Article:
@C.H , I agree , Paphos was little more than a village….and is a great shame that it is still so neglected especially the old town with crumbling old buildings and stores …and here we are soon to be European city of culture and ‘they’ were all fighting over who would get their grubby fingers on the EU provided millions, that would supposedly go towards getting the town ready….lets hope its not another repeat of the SAPA saga and the likes of gents like Vergas that take charge….

  • C.H. says:

    Politicians forget the tremendous contribution that retirees made to Cyprus’s economy. Why did people like me bring hundreds of thousands of Sterling each in the 1980’s and 90’s?

    There were advantages to retiring in Cyprus, income tax, property taxes, costs of buildings etc. I personally know people we made very rich and some super rich. Developers, builders, hotels, supermarkets, lawyers, accountants, swimming pool builders, swimming pool chemical suppliers, DIY shops, garden irrigation retailers etc etc. We made Paphos boom. Maybe other towns as well but I am only writing about what I know for sure. None of this would have happened if the current unfavourable tax conditions existed then.

    Despite the money we brought, professional people often acted against our interests. For Cyprus to have a chance to recover from the slow but steady financial decline a lot more than just a few reductions in taxation has to be introduced and very quickly.

  • Peter Howard says:

    Kate – The average fee paid to estate agents in France is 5% and in Portugal and Spain it is between 5 and 10%. In the USA it is also 5% for property and 10% for land. It is only in the UK where fees are much lower, mainly due to the volume of sales for each agent office and less work involved in a sale compared to buyers in another country.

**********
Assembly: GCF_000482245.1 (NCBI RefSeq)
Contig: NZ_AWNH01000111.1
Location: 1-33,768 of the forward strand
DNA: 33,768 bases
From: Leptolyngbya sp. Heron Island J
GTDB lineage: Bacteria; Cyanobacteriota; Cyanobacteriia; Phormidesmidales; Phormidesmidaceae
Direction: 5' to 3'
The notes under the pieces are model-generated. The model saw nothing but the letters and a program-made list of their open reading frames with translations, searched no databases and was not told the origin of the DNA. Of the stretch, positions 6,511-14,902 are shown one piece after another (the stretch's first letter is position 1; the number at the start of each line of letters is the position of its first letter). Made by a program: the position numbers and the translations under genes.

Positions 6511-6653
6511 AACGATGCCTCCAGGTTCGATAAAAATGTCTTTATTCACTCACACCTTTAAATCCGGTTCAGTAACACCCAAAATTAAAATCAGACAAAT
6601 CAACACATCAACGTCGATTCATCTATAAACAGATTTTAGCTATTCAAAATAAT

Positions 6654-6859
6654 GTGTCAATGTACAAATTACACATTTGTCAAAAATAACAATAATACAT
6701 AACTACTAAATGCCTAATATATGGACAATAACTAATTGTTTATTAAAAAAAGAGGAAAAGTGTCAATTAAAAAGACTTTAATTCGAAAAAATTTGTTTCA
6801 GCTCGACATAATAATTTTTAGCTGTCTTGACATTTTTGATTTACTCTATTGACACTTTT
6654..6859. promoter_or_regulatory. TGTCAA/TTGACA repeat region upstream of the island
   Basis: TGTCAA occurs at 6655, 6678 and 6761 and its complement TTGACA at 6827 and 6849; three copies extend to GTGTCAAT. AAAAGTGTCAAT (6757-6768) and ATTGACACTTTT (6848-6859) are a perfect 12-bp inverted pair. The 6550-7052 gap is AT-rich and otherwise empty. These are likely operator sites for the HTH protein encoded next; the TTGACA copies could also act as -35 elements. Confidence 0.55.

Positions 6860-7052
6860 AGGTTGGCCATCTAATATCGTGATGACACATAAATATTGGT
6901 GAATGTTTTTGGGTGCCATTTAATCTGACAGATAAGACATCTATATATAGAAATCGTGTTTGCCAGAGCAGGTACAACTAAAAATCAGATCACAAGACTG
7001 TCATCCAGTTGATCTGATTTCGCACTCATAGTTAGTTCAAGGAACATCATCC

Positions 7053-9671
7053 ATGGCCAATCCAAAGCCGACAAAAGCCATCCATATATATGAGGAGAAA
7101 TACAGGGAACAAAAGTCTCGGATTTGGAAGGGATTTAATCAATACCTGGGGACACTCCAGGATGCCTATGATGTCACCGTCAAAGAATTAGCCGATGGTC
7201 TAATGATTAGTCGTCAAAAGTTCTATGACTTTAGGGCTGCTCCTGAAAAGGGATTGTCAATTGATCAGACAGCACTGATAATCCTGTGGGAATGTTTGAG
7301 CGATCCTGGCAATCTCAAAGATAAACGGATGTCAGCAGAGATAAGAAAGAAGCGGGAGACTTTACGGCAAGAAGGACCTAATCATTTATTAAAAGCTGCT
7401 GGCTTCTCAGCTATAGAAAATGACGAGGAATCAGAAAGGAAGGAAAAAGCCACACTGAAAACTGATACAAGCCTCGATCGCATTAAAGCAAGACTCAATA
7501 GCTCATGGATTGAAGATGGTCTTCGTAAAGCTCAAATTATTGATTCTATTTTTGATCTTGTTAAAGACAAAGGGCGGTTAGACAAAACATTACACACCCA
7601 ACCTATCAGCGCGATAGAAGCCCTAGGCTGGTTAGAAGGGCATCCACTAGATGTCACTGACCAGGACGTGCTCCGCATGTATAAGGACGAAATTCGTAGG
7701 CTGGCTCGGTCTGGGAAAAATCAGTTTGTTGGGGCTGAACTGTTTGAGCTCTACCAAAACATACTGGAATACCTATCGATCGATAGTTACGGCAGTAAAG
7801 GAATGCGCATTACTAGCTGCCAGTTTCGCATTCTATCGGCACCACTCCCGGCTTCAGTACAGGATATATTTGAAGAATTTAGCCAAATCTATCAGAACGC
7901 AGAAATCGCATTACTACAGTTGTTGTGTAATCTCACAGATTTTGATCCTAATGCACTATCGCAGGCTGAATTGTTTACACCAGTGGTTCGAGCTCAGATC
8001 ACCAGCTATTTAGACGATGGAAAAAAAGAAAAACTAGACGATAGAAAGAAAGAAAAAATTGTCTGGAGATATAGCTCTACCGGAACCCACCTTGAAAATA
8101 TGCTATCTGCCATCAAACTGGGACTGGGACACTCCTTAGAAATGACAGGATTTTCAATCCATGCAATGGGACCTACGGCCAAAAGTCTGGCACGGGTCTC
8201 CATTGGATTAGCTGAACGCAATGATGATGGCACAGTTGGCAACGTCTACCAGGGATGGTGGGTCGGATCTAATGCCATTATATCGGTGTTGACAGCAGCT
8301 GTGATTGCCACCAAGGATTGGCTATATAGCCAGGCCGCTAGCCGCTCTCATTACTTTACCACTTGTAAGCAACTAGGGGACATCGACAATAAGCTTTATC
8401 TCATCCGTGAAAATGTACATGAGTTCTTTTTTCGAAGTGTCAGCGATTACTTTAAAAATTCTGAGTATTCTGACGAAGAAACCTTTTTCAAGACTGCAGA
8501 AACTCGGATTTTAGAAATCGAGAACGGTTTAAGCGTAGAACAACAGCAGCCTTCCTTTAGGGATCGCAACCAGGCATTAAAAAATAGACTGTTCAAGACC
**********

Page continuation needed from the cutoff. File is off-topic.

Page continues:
• @houlou on 2015/07/06 at 12:07 pm – Why not give Mr Mouskides a call – I met him last year in Limassol.

  • houlou says:

    Has Mr Mouskides written to Mr Hasikos regarding deeds….Nigel’s letter said it….there should be set standards on who can buy sell properties….and ultimately no clean deeds then no sale….

  • Kate says:

    I believe Cyprus estate agents should reduce their commission fees on sales. 5% percent is much higher than other EU countries.

  • Peter Davis says:

    In England I moved home on average about every 7 years, as my family increased and my income increased I wanted or needed to live in a better home.

    From a small starter town terrace I ended up in a 4 bed double garage detached. Each time I moved I bought new carpets, new furniture and supported local tradesmen.

    In Cyprus I bought a villa 15 years ago and will never be in a position to afford to move.

    But then many homes in Cyprus are inherited through the family without mortgages.

  • CP says:

    Another tax to add into the above is that of mortgage tax, to be paid when the mortgage is taken out and charged to the property when the encumbrance is lodged at the lands office.

    This is a 4th tax and in itself adds another barrier to the property industry both for domestic but also (and importantly) the overseas buyer.

    Whilst mortgages are almost impossible to obtain as a foreign national at present, this will it is hoped change in time and when it does this tax needs to be reviewed.

  • Brian says:

    Personally speaking I see no good reason for levying capital gains tax on a your sole property. This should apply Europe wide. Buy to let or second properties are different. Everyone has to have somewhere to live. Stifling the property market by preventing people from up or down grading by taxation is unfair to owners. Renters do not have this burden put upon them if they wish to move.

    On the same note estate agents should charge more realistic percentage prices for their services. I suggest that this might naturally happen if the market were more active and people were free of the ridiculously high taxation involved in moving house in Cyprus.

  • The views expressed in readers' comments are not necessarily shared by the Cyprus Property News.